Looking at the underdeveloped world, the National-Security Manager assumes that what W. W. Rostow calls a "high-mass-consumption" society is the real ultimate goal of newly decolonized societies and a proper one. The best way to achieve the "takeofl" that can bring a modest version of the affluent society to poor nations is through technological innovation and the education of an entrepreneurial class that can supply the energy for change. The economic system that stimulates entrepreneurship is private enterprise.


The National-Security Manager takes some comfort from the thought that the military of the Third World, the class that has most directly and handsomely benefited from U.S. aid around the world, are also the most promising entrepreneurs. In Latin America and parts of the Middle East the military have been "modernizing" influences. Furnished with U.S. training and equipment, they are the first in their societies to apply technology to public problems. They are now equipped for "civic action." The Department of Defense explains it this way: "As the interdependence of civil and military matters is increasingly recognized, the social and economic welfare of the people can no longer be considered a non-military concern."

The Revolutionary who becomes a guerrilla is a man who believes that all other avenues of political change are closed or the process of change is so controlled and slow as to be meaningless. Luis Taruc, the Philippine Huk leader, began a full-scale challenge of the government after he and other communists were denied the seats to parliament to which they had been legally elected. The Greek communists and members of the South Vietnamese National Liberation Front began terrorist activities when the constituted governments declared them ineligible to participate in the political process and hunted them down as outlaws. This is not to say that a revolutionary movement will not pursue a legal political struggle and a guerrilla war at the same time, if it can; but that violence, for the weak, is a weapon of last resort.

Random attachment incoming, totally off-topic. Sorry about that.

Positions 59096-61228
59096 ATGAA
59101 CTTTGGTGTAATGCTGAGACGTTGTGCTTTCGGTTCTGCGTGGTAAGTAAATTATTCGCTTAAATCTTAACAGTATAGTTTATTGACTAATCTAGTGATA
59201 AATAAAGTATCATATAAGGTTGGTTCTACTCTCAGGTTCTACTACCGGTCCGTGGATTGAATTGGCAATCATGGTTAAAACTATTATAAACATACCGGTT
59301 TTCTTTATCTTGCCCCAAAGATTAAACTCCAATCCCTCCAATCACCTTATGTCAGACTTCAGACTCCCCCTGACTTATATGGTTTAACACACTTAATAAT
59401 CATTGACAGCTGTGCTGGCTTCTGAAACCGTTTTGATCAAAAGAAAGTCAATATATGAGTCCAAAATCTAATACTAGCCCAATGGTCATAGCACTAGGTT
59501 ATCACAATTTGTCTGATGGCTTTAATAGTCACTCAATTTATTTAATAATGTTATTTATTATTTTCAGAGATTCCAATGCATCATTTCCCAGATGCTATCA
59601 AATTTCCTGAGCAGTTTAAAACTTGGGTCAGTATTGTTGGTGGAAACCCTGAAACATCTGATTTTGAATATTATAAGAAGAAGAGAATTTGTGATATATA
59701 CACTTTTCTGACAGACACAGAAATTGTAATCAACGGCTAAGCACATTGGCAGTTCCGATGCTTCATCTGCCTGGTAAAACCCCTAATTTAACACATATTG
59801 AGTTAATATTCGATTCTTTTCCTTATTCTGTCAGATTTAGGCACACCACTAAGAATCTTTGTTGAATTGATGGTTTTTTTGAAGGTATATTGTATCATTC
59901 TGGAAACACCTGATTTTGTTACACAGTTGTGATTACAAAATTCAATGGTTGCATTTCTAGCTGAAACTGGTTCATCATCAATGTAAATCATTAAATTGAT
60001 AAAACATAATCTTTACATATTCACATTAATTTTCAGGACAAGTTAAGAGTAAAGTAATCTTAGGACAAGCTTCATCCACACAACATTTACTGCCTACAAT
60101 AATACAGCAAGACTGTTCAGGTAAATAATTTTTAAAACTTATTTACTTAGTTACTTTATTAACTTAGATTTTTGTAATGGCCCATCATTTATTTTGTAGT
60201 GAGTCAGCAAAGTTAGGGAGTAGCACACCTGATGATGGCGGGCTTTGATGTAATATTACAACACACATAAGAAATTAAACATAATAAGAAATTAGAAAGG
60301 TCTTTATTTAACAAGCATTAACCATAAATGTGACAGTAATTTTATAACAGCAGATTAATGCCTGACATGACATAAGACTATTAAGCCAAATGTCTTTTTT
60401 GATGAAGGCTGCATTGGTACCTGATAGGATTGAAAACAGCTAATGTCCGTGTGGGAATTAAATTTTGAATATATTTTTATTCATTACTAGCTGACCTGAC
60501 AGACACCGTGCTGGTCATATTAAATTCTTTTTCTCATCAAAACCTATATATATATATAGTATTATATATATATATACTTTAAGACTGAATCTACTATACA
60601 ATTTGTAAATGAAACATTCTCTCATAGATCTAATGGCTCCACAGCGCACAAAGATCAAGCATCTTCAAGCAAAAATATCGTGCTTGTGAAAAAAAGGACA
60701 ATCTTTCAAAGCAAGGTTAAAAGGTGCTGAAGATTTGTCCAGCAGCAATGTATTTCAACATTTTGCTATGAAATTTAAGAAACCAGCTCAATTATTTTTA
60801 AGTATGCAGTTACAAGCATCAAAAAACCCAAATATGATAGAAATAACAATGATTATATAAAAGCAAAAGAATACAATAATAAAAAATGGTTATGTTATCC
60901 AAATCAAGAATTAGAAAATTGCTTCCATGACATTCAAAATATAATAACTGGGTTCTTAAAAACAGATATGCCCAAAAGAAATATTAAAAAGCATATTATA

The United States has based its opposition to revolutions in the postwar world on the character and allegiance of their leadership. Most of the coups, rebellions, and civil wars that have erupted in the last twenty years have concerned tribal, religious, or sectional rivalries and have not elicited an American response. Where, however, an insurgent group or a revolutionary regime has attempted radical social change, even suggesting a communist influence, the United States has sooner or later intervened against it on the grounds that the revolutionaries were acting for a foreign power.

Allen Dulles, formerly director of the Central Intelligence Agency, candidly stated the unilateral criteria by which the United States decides whether or not to intervene in a civil war:

... we cannot safely limit our response to the Communist strategy of take-over solely to those cases where we are invited in by a government still in power, or even to instances where t a threatened country has first exhausted its own, possibly meager, resources in the "good fight" against Communism. We ourselves must determine when and how to act, hopefully with the support of other leading Free World countries who may be in a position to help, keeping in mind the requirements of our own national security.